Spirits And Abraham Lincoln: Letters To President Lincoln Concerning Spiritualism

3149 words - 13 pages

In the late nineteenth century, American spiritualists maintained that Abraham Lincoln had been a spiritualist too. Whenever they drew up lists of prominent believers, Lincoln was foremost among the reformers, judges, governors, senators, and scientists whose stature lent credence to their movement. In this paper, I look at letters written to President Lincoln by spiritualists or about spiritualism, but it is not my aim to determine whether or not Lincoln was a spiritualist. Instead, I use these letters to reflect on spiritualism as a cultural phenomena. It captured the imaginations of many Americans in the years leading up to the Civil War, drawing them to séance rooms, to mediums, or to their family parlors to commune with the dead. The letters to Lincoln reveal how spiritualism evolved from older cultural traditions and what it came to mean for spiritualists.

Letters to Abraham Lincoln are available on the World Wide Web, part of the Abraham Lincoln Papers at the Library of Congress. The Lincoln Papers include a large number of incoming letters from a variety of correspondents: friends, political figures, and regular people. Most of the letters have been transcribed and annotated by scholars at the Lincoln Study Center . Very few letters—only ten—deal with spiritualism at all. The authors, however, represent the full spectrum of letter writers, from Lincoln ’s closest friend, to a well-known New York judge, to ordinary people—that is, ordinary people who received messages from spirits. Five of these ten letters came from avowed spiritualists, four men and one woman.[1] One man denied being a spiritualist, and another sent a tongue-in-cheek introduction to two mediums, leaving his sentiments unclear. Although most spiritualists revered Abraham Lincoln during his presidency, they did not write to him. I have drawn upon these ten letters, along with others by the same author or on related topics, for a total of about twenty letters.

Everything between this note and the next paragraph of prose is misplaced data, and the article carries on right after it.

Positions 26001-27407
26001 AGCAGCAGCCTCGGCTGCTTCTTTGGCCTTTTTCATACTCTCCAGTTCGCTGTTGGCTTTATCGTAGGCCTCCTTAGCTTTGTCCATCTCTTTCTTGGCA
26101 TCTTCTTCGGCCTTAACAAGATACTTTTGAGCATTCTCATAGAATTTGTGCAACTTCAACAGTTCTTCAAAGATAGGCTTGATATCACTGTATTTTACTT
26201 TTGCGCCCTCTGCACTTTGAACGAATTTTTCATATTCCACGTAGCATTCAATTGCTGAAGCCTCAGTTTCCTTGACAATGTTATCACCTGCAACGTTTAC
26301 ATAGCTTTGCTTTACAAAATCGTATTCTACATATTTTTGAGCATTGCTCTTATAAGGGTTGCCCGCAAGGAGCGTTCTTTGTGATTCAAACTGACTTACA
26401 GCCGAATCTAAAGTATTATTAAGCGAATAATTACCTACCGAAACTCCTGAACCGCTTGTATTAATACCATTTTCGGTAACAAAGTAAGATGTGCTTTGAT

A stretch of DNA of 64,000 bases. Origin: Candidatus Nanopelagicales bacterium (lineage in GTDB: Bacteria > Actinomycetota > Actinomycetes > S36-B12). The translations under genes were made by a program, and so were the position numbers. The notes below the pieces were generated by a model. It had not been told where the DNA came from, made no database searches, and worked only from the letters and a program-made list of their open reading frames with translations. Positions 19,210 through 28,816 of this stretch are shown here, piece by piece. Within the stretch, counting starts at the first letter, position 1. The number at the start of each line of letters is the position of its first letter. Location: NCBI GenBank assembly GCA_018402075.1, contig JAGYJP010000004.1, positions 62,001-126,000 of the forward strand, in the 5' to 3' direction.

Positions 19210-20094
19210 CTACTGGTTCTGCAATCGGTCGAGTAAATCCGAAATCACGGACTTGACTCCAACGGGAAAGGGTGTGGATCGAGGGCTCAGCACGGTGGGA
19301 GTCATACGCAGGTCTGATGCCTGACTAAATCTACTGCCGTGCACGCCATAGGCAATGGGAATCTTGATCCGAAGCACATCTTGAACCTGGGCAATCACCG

Spiritualism did not simply arise out of the blue and the letters to Lincoln reflect this. Although believers pointed to a specific event that inaugurated the dawn of “Modern Spiritualism”—the infamous raps heard by the Fox sisters at Hydesville , New York , in 1848—spiritualism drew upon many precedents, particularly the traditions of clairvoyant somnambulism, mesmerism, and second sight. The earliest letters to Lincoln concerning spiritualism warn him of danger. An anonymous writer, one G. A., “A Wide Awake,” wrote from Cleveland in December, 1860, to warn Lincoln of a plot to murder him by poison upon his arrival in Washington D.C. G. A. wrote, as he explained it, because “as a good Republican, I deem it my duty, to communicate the following facts.” A young local girl, a somnambulist and clairvoyant, “not a Spiritualist” (he hastened to add), had requested his presence and then, while entranced, told of the scheme. The clairvoyant girl had specifically...

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